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Posted November 5, 2003 

November 4, 2003

Subject: Death of Michael DeSisto, DeSisto School, Stockbridge, Massachusetts

The death of Michael DeSisto, founder and Head of the school that bears his name rings loudly in the field of emotional growth and therapeutic education in America. Long before the current wide range of programs existed, people such as Michael were few, and like any pioneers, often challenged and criticized. Time will pass before students and teachers of Michael DeSisto cast the final verdict.

I attended the gathering in Lenox honoring the life of Michael on Tuesday, November 4th, four days after his passing following several difficult years of suffering from kidney dysfunction and a post-operative fatal stroke. The turnout of hundreds of people and the numerous articles appearing in the news attest to his achievements and the affection so many had for him.

I was a long-time friend of Michael's and treasured that friendship even as I found him singularly difficult, provoking, and unaffected by my challenges. His vision, his dedication, and his commitment to the young people he served were enough testimony to him for his sense of "rightness."

Like so many others, I saw his weaknesses. However, I chose to balance them with an in- depth exploration of his ideas and his educational practices. It is that which I think will stand the test of time.

Michael DeSisto lived on campus with his wife Margie, in the middle of the student body. He carried a telephone in hand as he talked with those he taught and counseled. I recall one of my frustrated calls to him on his phone protesting my concern over one of my students' transcripts, only to find that he was speaking with me from Mexico and paying attention to me on a Sunday, angry but willing to resolve the problem fairly. I also remember the preparation for Dinner Theater when he carefully instructed several students in the art of ironing tablecloths so that the service and the décor of the dinner were professional. He was the master of hospitality at dinners and cabaret. He was also a master therapist, who taught his staff while he demonstrated his craft with students.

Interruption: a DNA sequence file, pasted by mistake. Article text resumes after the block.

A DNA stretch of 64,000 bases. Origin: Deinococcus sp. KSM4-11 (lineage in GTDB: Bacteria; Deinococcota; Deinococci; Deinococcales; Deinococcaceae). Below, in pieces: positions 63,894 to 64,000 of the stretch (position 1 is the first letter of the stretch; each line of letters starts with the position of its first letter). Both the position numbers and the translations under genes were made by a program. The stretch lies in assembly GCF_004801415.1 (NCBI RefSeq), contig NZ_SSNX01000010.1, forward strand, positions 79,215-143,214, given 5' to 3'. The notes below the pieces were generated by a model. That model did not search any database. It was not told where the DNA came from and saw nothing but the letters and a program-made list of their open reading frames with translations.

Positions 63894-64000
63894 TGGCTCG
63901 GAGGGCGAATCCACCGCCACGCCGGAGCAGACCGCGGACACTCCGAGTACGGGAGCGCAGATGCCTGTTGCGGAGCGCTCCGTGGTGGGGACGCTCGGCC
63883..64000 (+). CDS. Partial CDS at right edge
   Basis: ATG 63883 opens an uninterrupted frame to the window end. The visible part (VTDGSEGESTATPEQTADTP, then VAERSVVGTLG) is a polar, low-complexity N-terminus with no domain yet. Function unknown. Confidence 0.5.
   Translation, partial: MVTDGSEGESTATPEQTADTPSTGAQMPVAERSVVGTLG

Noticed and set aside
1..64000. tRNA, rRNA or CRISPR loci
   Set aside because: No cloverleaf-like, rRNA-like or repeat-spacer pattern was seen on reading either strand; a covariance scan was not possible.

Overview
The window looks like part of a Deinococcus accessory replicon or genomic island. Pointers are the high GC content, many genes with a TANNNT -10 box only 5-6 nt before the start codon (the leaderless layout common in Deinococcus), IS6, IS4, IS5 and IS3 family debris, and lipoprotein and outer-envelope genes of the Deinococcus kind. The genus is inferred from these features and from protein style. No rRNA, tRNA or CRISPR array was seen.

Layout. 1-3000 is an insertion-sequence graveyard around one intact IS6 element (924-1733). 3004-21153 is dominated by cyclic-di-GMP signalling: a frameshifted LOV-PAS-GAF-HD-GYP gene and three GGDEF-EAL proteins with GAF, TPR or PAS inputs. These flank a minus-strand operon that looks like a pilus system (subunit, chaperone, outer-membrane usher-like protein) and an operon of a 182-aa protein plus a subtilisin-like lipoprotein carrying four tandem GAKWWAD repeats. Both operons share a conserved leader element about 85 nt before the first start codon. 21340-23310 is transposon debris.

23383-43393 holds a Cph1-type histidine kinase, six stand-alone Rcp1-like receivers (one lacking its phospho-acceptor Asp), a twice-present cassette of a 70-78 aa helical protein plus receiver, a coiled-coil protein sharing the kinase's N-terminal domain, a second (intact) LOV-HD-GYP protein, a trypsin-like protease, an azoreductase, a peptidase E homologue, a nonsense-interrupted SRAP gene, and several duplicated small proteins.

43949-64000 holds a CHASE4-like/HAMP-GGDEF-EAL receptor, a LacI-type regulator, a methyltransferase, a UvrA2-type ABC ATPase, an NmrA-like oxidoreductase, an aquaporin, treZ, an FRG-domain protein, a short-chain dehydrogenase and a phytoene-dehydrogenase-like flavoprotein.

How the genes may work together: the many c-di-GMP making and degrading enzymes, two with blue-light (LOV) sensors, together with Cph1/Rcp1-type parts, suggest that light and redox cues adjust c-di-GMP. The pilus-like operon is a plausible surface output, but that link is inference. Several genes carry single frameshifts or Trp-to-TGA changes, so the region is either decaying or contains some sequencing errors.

I think we should remember Michael DeSisto for a number of principles that I have gleaned from his work over the years.

  1. Michael felt it was important for students to know that he would not give up on them, nor would he support their failure. He would patiently wait to help a student work through a problem; while reassuring them that they could solve the problem and return to school with success.
  2. Michael felt that the child was the center of his work and that parents must not destroy children with their problems, their priorities, and their needs. He understood how powerful family secrets and family behavior impacted upon children. He offered and encouraged parents to look at their own behaviors and their impact on their children. It was never easy to like Michael when he confronted you with your own transgressions. Parents often became angry and quit, but Michael would always take them back if they demonstrated the need to change. He was a true advocate for their child.
  3. Michael believed every child had the possibility of insight and strength, and beauty and fulfillment. He never thought a student was expendable or the struggle with a student less than valuable.
  4. Michael understood the value of boundaries, structure, and even that awful word "no."
  5. Michael realized the power of addiction and the discipline necessary to fight it. His insights into addiction were powerful tools for student victims of the problem.
  6. One of the most fundamental concerns Michael identified for his students was the need for time alone to reflect and enjoy sanctuary from the pressures of daily living. He was often misunderstood in this regard as many people found it hard to stop activity, take time out, and not penalize themselves or be penalized by others.
  7. It was essential to Michael that his staff participate in their own therapy as well as help students; attend to their own needs as well as student needs.
  8. Unlike so many programs dealing with adolescents, Michael insisted that the school program with its strong emotional growth component also needed to involve opportunity for individual work with clinically trained professionals. He demanded a balance in his programs.

Most of all, Michael DeSisto returned respect to his students, convinced them of their worthiness, and fought with them to set higher goals and recognize their unique strengths. I recall him sharing with me his memories of some of the scouting values he learned earlier in his life and the debt he felt in his heart for his spiritual journey rooted in the Catholic tradition. Michael DeSisto was generous with his gift of helping other people open to learning from him. His considerable influence on me will be part of his legacy. I am sure I mirror many people who feel the same.

Good job Michael, thanks!

Robert Kantar
Educational Consultant

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